Product Specs

  • Form: Granular
  • Pre-emergent or post-emergent: Pre-emergent
  • Application method: Drop spreader

Pros

  • Prevents weed seeds from sprouting
  • Won’t harm grass or ornamentals
  • Lasts up to 60 days

Cons

  • Won’t kill existing weeds
  • Can’t overseed lawn for 60 days

Get The Andersons weed killer for Bermuda grass at Amazon, The Home Depot, or The BuildClub.

Best for Nutsedge

Image Kills Nutsedge Concentrate

With tubers and rhizomes that can grow as deep as 14 inches and spread below the soil surface, nutsedge is one of the more challenging weeds to get rid of. It’s perennial, meaning it may appear to die in the fall only to come back with a vengeance the next spring.

Image Kills Nutsedge Concentrate contains the active ingredient Imazaquin, which is absorbed by the nutsedge weed and transferred all the way to the roots to kill the entire plant. A 24-ounce bottle of concentrated Image solution will treat up to 6,000 square feet of lawn. After spraying nutsedge weeds, be patient; the weeds will turn yellow in 1 to 2 weeks and die in 3 to 5 weeks.

Product Specs

  • Form: Concentrated liquid
  • Pre-emergent or post-emergent: Post-emergent
  • Application method: Dilute, pump sprayer

Pros

  • Kills nutsedge
  • Won’t harm Bermuda grass
  • Kills additional weeds, including sandbur and dollarweed

Cons

  • Requires mixing and measuring

Get the Image weed killer for Bermuda grass at Ace Hardware or The Home Depot.

Best Organic Option

Espoma Organic Weed Preventer

Espoma Organic Weed Preventer forms a barrier on the surface of the soil that keeps weed seeds from sprouting, and it contains only natural ingredients. In addition to controlling unwanted weeds, it also fertilizes the lawn, making it the best weed-and-feed product in this lineup.

Espoma Organic Weed Preventer contains corn gluten meal—a natural, organic ingredient that functions as a pre-emergent to keep weed seeds from germinating. In addition, this granular product contains nitrogen, the nutrient grass needs for robust growth and to develop rich color. Best of all, because it has no harmful chemicals, there’s no need to worry about pets and children playing on a lawn after treatment. A 25-pound bag of this organic product treats up to 1,250 square feet of lawn.

Product Specs

  • Form: Granular
  • Pre-emergent or post-emergent: Pre-emergent
  • Application method: Drop spreader

Pros

  • Keeps weed seeds from sprouting
  • Safer organic ingredients
  • Includes nitrogen for greening

Cons

  • Won’t kill existing weeds

Get the Espoma weed killer for Bermuda grass at Ace Hardware, True Value, or SHC Supply.

Our Verdict

Our lineup’s products will kill weeds or prevent weed seeds from sprouting, but our overall best pick, Southern Ag weed killer for Bermuda grass, tops the list. It contains 2,4-D, which is known for killing weeds without harming Bermuda grass. Our best bang for the buck pick, Ortho WeedClear weed killer for Bermuda grass, also kills broadleaf weeds, won’t harm Bermuda grass, and comes at an attractive price point.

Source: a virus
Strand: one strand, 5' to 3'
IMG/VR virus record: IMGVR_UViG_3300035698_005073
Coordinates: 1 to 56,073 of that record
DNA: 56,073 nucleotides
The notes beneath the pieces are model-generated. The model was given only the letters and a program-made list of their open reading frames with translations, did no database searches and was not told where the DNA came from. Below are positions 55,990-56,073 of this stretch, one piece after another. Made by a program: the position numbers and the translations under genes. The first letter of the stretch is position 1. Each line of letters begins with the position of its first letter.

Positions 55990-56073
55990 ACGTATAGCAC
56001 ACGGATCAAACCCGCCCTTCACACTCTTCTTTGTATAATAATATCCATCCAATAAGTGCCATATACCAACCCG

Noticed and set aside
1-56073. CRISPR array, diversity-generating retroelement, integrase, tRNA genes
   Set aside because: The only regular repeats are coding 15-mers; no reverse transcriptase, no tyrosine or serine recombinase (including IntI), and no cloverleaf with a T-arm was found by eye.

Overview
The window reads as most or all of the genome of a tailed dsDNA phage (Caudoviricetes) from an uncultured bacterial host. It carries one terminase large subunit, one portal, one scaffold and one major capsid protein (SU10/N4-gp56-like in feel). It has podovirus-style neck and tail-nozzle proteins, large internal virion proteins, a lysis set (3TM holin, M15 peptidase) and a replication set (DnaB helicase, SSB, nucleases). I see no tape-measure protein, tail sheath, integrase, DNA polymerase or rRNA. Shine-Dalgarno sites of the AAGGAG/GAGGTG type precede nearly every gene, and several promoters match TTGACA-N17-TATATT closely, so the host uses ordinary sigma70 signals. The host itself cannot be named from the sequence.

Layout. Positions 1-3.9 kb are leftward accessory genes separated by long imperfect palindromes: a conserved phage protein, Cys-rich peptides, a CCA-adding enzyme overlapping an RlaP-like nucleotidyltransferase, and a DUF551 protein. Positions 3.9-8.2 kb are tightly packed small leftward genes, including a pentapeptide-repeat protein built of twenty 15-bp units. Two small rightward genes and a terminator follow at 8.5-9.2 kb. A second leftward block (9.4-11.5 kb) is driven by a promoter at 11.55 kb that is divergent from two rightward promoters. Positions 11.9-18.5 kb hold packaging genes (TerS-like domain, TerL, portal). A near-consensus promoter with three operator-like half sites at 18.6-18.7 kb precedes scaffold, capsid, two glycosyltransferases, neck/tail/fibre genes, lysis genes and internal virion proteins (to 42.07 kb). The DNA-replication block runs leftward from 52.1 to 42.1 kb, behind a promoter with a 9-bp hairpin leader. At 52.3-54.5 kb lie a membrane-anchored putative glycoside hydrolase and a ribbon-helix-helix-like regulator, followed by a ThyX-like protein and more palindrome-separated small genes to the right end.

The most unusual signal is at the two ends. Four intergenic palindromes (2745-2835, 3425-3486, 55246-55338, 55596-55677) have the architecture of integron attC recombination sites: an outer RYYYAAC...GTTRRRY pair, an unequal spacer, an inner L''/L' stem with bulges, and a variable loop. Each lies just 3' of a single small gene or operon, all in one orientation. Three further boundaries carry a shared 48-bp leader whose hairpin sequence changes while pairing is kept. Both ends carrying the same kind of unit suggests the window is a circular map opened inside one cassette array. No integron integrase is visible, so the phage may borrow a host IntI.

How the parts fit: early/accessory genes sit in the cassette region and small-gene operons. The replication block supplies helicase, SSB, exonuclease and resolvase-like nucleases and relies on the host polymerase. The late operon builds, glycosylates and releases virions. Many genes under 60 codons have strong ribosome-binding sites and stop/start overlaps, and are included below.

How We Chose the Best Weed Killers for Bermuda Grass

In choosing the best weed killers for Bermuda grass lawns, we focused on ingredients that are known to kill a variety of weeds, such as 2,4-D, while leaving Bermuda grass unharmed.

We also looked at products that prevent weed seeds from sprouting, known as pre-emergent herbicides. These products form a barrier on the surface of the soil that lasts anywhere from 2 to 4 months. The downside is that while pre-emergents stop weed seeds from germinating, they also prevent beneficial seeds from germinating, so they should not be used before reseeding a lawn.

When choosing the products, we placed a lot of value on reputable brands, such as Ortho. Still, we didn’t automatically exclude smaller or niche brands if they contained ingredients known to be effective and if former buyers had good experiences with them.

Tips for Using Weed Killers for Bermuda Grass

Treat the lawn with a selective weed killer at the first sign of weeds. When caught early, weeds don’t have time to spread, so they’ll do less damage to the lawn. In addition:

  • Choose a product such as 2,4-D that won’t damage Bermuda grass.
  • Consider applying a pre-emergent before common weeds, such as dandelions, go to seed in your region.
  • If you spot one or two rogue weeds that escaped the weed killer, spray them individually with a ready-to-use selective weed killer safe for use on Bermuda grass.

FAQs

Choosing a grass weed killer that rids the lawn of undesirable weeds requires a bit of research. But, it’s not difficult once you understand the basic concept of selecting a product that kills broadleaf weeds without harming Bermuda or other types of grasses. Those trying to eradicate weeds in a Bermuda grass lawn for the first time likely have some questions.

Q: What happens if I use too much weed killer?

A weed killer can damage Bermuda grass and stunt its growth when applied in too strong a mixture. Always follow mixing and dilution instructions carefully.

Q: Which weed killer is safe for Bermuda grass?

A weed-killing product that contains 2,4-D, with or without other ingredients, will kill most broadleaf weeds without damaging Bermuda grass.

Q: What is the best herbicide for Bermuda grass?

Any of the products on our lineup will kill weeds without harming Bermuda grass, but our best overall pick, Southern Ag weed killer for Bermuda grass, is one of our favorite performers.

Q: What is the best fertilizer and weed killer for Bermuda grass?

Espoma weed killer for Bermuda grass will stop weeds seeds from sprouting and provide nitrogen for a healthy lawn at the same time.

Q: When should I put pre-emergent weed killer on Bermuda grass?

The most effective time is before weeds in your area go to seed and blow in the wind. You’ll cover most of the bases by applying a pre-emergent in spring and again in fall. Be careful, however, not to use it if you plan to overseed the lawn within a few months.